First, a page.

In our quest to find the X-Factor that makes pubs successful I think us pub bloggers can sometimes over analyse and discus what makes a good boozer.
Good beer is nearly always cited as a major factor but what is the definition of a good pint? It was a question that both me and my pal asked as we celebrated his impending marriage (well, it’s still three months away but that’s close enough).
Having already blogged about The White Horse in Derby then I’m going to hazard a guess I might be the first ever blogger to review the 192 Castle And Falcon DE1 2AU. It’s a good twenty metres from The White Horse but was almost as busy and bearing in mind it was not long after midday on a Thursday, that’s a good effort.
I think you could describe this as a market pub as it is situated at the back of Derby’s Eagle Market and the term no frills springs to mind.
However, one thing it wasn’t lacking was an atmosphere and there were a gaggle of punters outside having a fag and it was already warming up inside with a few loud ‘pub style’ conversations taking place. Looking at the billboard there is the promise of karaoke and discos on a regular basis so this place clearly isn’t for shy and retiring types.
It’s got a pool table too and has taken a different route to many of those around it as it doesn’t stock any ale. But, the place was far more full than many of the other boozers we visited with an array of good beer on so, what is a good pint?
The choice was Foster’s, Guinness, John Smith’s or a cider (I can’t recall which one) so to most members of the PUB (Pub Union of Bloggers) it was a limited choice.
I thought I’d roll back the years to my youth and had a lager (Foster’s) dash – a Brummie staple – whilst my mate had a Guinness as we were served by a barmaid in fully khaki army uniform.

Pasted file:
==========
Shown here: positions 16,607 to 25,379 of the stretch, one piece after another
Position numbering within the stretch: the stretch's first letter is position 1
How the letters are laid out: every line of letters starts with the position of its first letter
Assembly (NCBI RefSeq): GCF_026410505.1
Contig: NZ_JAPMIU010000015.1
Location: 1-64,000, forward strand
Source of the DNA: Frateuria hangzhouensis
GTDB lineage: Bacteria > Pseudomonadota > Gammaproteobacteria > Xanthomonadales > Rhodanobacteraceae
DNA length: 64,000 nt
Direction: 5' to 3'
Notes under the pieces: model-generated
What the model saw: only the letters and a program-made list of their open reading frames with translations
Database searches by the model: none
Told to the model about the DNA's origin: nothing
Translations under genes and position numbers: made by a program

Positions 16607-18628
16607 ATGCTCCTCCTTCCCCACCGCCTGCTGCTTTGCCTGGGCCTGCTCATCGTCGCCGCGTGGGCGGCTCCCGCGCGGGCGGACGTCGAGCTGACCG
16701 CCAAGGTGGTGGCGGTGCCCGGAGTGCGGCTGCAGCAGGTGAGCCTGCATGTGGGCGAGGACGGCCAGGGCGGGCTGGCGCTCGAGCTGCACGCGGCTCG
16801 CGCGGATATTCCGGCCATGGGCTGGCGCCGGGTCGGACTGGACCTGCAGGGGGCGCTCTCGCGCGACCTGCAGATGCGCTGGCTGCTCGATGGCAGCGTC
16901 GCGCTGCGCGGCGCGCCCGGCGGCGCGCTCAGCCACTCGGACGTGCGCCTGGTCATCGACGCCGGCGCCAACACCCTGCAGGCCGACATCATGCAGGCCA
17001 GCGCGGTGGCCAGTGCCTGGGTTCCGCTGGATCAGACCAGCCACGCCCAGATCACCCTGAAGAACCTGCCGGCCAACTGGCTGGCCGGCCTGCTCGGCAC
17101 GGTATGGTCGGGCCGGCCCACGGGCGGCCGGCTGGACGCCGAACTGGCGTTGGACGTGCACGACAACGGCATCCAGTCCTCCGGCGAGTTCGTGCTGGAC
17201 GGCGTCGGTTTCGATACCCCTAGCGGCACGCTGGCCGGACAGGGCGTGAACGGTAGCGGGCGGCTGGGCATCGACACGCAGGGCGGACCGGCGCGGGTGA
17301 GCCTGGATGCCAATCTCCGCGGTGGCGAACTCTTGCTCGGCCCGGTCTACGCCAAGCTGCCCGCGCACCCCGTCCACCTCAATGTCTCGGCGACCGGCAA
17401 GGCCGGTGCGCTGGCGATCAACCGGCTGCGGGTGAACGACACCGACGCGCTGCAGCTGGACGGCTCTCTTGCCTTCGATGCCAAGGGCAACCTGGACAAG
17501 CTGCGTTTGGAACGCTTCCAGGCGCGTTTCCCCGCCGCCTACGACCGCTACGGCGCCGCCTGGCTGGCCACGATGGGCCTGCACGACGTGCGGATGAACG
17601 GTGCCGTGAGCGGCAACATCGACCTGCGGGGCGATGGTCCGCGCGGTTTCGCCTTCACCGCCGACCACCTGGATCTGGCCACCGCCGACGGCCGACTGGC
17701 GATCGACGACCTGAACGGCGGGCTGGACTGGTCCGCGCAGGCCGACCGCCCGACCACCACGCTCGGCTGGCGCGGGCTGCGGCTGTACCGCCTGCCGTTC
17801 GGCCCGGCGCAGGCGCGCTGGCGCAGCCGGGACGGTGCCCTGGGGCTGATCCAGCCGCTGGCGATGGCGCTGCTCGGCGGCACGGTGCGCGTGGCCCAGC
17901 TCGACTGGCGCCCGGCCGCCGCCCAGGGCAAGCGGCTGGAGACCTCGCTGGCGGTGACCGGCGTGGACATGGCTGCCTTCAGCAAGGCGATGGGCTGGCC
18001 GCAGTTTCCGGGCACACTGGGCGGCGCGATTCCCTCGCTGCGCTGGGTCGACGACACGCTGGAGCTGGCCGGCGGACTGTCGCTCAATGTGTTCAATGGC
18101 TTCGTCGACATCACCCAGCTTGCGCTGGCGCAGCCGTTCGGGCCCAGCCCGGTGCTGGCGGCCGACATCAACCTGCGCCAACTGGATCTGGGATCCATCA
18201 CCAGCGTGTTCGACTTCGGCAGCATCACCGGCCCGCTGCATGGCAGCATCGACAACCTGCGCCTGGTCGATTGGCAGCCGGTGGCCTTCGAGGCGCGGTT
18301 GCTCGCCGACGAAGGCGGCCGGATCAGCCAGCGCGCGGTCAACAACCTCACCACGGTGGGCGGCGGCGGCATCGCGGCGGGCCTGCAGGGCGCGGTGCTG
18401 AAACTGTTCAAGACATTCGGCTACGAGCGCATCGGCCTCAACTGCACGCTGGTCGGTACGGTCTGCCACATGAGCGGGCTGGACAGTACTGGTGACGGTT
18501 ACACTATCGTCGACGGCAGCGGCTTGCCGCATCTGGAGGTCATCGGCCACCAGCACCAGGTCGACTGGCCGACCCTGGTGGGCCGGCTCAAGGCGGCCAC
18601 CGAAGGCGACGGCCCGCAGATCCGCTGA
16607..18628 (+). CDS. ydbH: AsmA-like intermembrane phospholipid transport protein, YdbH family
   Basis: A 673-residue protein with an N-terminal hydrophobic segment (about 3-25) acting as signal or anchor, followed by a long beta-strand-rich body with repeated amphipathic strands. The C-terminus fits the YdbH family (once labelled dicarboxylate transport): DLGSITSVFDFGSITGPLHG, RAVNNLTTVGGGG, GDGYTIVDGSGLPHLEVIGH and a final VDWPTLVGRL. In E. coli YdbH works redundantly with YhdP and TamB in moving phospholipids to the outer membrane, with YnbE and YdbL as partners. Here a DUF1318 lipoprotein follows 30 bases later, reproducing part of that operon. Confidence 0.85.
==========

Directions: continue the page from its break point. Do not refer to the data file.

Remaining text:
The price was cheap and cheerful and the place was clean and clearly surviving in a congested market near to Derby Bus station, so there was plenty to like and I reckon it gets raucous as the day unfolds.
In a similar vein 193 – The Standing Order DE1 3GL was our final pit stop around 6pm and, like all branches of Wetherspoons, it was pretty full, which is no mean feat given the size of it.
It’s a fantastic building and on the site of the former Nat West Bank in the Iron Gate area of town. It is a Grade II listed building and dates back to the 1870’s as the Crompton and Evans Union Bank, hence its current moniker.
It’s a rare ‘spoons as it always has beermats…
but the clientele are much the same as everywhere else and that is a positive with pretty much all walks of pub society here arguably admiring the impressive architecture…
…or maybe the beer selection…
I had a decent pint of this…
…which hit the spot.
There are still a few more pubs to appear in this crawl that wasn’t quite of Alan Winfield proportions but a good effort. ..
However, whatever the relative merits of each boozer then The White Horse, Castle and Falcon and The Standing Order were easily the most populated and atmospheric of all the boozers visited
And I bet not many of these are on Derby Ale Trails but are all worth a visit for their own reasons.